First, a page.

Posters from the ’60s and ’70s criticize American civil rights and Vietnam policy — and sting because they’re true. Viktor Koretsky’s 1968 lithograph “The Shame of America” portrays a black man sprawled on his side before New York skyline splashed with blood. His 1970 lithograph “American politics at home and abroad” shows the face of a green man with fangs. Reflected in his glasses are police attacking a civil rights activist and soldiers fiddling with the body of a Vietnamese man as a village burns in the background.
America shrugged off such criticism during the Cold War as enemy propaganda. Not that the Soviets, uh, took criticism well themselves. But since the crack-up of the Soviet Union in 1991, we still don’t often look back to reconsider us and them, warts and all.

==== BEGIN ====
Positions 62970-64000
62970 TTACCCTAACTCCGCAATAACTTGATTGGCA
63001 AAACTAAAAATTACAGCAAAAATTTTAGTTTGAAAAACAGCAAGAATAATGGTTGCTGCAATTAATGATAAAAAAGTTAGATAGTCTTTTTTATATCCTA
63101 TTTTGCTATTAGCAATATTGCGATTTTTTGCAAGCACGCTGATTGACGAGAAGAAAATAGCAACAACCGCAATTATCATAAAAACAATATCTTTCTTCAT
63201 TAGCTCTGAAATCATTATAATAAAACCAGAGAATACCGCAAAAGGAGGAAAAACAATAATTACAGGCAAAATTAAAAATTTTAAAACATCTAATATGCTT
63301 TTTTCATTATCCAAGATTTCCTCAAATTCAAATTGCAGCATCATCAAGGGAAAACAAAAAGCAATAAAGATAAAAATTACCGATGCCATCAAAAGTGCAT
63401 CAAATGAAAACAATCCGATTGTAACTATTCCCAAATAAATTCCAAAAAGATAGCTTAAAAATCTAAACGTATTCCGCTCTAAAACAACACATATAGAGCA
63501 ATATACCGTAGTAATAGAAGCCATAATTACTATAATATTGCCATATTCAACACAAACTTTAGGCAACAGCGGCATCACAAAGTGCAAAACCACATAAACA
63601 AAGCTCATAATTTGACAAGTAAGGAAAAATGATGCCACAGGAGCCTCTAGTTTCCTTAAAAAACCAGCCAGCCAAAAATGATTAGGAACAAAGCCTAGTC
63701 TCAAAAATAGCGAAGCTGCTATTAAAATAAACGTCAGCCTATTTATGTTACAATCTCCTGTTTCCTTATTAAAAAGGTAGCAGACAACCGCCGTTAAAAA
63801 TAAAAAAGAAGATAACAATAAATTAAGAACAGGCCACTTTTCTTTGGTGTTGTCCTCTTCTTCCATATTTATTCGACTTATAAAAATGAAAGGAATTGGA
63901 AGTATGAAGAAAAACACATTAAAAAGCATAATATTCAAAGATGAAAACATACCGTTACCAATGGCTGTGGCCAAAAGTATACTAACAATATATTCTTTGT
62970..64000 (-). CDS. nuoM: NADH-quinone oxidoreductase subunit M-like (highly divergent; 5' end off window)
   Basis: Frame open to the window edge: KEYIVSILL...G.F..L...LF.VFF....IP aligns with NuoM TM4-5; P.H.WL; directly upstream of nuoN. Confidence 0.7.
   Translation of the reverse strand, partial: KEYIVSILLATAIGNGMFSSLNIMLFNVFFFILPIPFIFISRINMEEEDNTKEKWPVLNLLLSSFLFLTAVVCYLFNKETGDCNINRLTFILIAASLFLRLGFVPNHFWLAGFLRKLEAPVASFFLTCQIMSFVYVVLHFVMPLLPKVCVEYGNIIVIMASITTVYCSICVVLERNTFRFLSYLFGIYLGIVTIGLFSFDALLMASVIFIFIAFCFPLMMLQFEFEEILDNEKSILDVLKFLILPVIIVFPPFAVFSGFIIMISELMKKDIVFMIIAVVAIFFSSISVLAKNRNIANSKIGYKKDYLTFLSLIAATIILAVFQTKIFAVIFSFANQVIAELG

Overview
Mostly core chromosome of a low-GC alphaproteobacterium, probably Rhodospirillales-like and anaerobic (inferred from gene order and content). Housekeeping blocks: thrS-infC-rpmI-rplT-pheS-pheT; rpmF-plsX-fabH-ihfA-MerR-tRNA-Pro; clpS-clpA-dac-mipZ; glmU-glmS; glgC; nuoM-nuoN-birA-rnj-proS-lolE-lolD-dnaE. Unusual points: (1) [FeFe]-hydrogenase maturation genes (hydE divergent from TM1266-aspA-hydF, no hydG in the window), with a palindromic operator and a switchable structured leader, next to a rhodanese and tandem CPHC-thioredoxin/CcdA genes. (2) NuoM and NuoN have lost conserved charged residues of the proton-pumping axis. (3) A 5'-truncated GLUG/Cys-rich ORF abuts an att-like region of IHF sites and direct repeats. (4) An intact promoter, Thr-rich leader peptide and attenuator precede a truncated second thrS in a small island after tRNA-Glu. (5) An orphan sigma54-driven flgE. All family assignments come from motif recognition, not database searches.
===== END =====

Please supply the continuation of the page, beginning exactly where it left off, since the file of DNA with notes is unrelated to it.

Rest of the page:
Among people I’ve met from the old Soviet bloc, who were children before communism fell and adults afterward, there’s a nostalgia for the old system. They don’t crave the bad old days’ corruption and authoritarianism. But the unfettered crooked capitalism that came in its wake revolts them as well. Partly, they just miss the steadiness of the old regime now that they’ve lived through the tumult of the new world order. Many Americans are nostalgic for the Cold War too. The tumult of this terrorism stuff is so gray and confusing, they seem to say, give us the clarity of the old good versus “evil empire” any time.
: Museum And Gallery
, Norman Rockwell, Jo-Ann Conklin, John Hay, More